• Individual or family allowances. Your calculation can be based on a per person or per family basis. The amount you can claim may look higher on the surface, but it could be a combined figure that applies to all members on your policy.

Terminology to watch out for:

Within the calculations, you’ll sometimes see some of the terms below. Make sure you check any conditions on your policy for the following:

  • Sub-limits. A sub-limit is the maximum benefit payable in a 12-month period.
  • Device limits. Appliances are often subject to additional limitations which are either a maximum claim limit over a period of years or a lifetime limit. These often change over the course of a policy, for example you may be eligible to claim an extra 10% back each year you have the cover.
  • Lease and repair cover. Some policies cover the cost of temporarily leasing a blood pressure monitor or paying for device repairs if your current device is damaged.
  • Reimbursement amount. This is the amount that will be paid out for a blood pressure monitor.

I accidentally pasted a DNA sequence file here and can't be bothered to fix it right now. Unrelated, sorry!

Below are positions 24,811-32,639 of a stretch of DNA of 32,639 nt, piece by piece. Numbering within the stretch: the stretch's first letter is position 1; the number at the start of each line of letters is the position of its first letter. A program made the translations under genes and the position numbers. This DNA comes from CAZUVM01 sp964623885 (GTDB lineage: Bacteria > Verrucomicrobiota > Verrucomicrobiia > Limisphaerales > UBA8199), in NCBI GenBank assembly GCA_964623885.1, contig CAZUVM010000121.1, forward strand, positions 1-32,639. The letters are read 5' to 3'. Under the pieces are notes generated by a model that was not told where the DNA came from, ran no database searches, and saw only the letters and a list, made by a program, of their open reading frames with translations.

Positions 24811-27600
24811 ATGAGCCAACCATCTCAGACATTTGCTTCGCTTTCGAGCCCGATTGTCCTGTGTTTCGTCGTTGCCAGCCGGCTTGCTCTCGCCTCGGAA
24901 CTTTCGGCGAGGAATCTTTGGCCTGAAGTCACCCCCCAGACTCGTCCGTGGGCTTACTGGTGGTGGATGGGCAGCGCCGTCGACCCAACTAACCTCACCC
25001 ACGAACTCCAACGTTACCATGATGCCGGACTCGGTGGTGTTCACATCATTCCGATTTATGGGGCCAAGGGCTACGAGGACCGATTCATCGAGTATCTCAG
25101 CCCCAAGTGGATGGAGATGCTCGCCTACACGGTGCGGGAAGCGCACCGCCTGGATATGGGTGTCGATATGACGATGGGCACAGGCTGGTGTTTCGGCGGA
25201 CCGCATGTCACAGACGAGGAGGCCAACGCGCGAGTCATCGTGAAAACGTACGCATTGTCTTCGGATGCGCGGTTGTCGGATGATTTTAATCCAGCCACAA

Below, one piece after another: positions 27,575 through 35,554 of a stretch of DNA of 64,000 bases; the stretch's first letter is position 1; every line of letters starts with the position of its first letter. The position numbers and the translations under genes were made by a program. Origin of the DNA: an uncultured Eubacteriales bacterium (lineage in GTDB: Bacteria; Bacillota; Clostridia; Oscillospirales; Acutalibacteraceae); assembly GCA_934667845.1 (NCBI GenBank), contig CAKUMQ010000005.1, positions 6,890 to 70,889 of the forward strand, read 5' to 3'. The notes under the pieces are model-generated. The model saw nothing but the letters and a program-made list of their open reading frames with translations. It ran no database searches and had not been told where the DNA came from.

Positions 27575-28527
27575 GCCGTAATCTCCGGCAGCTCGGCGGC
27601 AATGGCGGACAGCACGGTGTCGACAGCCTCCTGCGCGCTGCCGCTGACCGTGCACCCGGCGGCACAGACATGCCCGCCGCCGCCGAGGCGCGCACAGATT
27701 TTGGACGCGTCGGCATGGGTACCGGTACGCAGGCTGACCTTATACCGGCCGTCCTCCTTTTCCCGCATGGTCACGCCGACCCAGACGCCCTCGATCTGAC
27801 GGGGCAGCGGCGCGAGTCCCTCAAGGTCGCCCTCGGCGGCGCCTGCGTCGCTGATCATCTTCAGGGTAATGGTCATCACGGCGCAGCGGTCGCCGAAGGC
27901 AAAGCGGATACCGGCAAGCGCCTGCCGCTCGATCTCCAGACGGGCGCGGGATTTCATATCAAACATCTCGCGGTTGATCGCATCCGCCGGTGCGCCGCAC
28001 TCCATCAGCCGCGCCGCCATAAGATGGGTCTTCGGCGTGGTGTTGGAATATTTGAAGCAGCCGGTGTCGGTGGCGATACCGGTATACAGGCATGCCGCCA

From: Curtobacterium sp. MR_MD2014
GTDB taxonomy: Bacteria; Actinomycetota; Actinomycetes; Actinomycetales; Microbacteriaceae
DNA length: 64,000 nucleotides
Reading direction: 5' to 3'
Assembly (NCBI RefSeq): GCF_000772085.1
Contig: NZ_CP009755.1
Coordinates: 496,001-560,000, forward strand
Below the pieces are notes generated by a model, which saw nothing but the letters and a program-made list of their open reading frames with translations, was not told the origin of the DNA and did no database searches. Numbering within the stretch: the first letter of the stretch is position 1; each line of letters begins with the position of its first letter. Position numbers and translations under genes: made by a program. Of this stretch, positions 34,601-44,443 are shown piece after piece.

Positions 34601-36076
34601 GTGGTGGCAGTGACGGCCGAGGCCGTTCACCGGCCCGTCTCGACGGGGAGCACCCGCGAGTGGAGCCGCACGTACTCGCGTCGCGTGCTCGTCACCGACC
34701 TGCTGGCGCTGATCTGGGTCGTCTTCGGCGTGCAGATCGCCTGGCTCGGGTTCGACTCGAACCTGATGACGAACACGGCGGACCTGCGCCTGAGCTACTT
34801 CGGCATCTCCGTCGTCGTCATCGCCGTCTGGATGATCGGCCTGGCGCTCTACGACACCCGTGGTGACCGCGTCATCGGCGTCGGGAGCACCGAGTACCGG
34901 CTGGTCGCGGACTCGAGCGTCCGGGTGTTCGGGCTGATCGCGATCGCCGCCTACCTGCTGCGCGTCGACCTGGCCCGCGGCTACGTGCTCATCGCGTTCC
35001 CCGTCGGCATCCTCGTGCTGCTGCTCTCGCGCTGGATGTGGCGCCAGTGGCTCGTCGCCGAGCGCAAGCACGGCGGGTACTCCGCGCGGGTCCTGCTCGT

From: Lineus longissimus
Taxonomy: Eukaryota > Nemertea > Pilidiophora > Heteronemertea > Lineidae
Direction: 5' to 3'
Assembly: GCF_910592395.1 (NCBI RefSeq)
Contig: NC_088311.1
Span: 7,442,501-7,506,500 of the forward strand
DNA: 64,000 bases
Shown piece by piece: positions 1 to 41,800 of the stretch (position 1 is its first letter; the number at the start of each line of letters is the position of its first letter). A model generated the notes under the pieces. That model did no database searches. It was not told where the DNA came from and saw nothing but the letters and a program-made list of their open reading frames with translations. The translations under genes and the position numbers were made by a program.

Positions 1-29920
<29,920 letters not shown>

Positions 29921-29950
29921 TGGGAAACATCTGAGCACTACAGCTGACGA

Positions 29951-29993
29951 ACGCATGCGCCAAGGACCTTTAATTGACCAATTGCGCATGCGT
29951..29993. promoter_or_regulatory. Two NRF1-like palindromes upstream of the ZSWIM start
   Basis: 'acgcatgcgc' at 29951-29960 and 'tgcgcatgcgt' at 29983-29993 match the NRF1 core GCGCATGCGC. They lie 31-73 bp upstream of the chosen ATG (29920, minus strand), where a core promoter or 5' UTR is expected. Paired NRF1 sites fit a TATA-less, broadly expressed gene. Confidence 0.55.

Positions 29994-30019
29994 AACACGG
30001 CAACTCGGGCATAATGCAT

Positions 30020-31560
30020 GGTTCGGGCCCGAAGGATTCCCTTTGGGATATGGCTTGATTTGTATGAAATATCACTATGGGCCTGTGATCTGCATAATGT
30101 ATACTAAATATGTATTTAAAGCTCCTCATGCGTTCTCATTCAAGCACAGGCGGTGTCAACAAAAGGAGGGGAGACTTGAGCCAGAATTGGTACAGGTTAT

• Waiting periods. The waiting period is the amount of time you will have to hold your policy before you’re able to make a claim, typically 12 months.

Although blood pressure monitors are generally only covered by comprehensive extras plans, there are some more affordable extras policies available that will also include cover for them.

You can also view side by side how each policy stacks up based on the first year’s limit per person for blood pressure monitors.

Does the claim have any requirements?

Yes. All health funds require the following three conditions:

  • The devices must be purchased in Australia.
  • Items can only be purchased from an approved and recognised provider.
  • You can only claim for these items where the cost is not claimable from another source.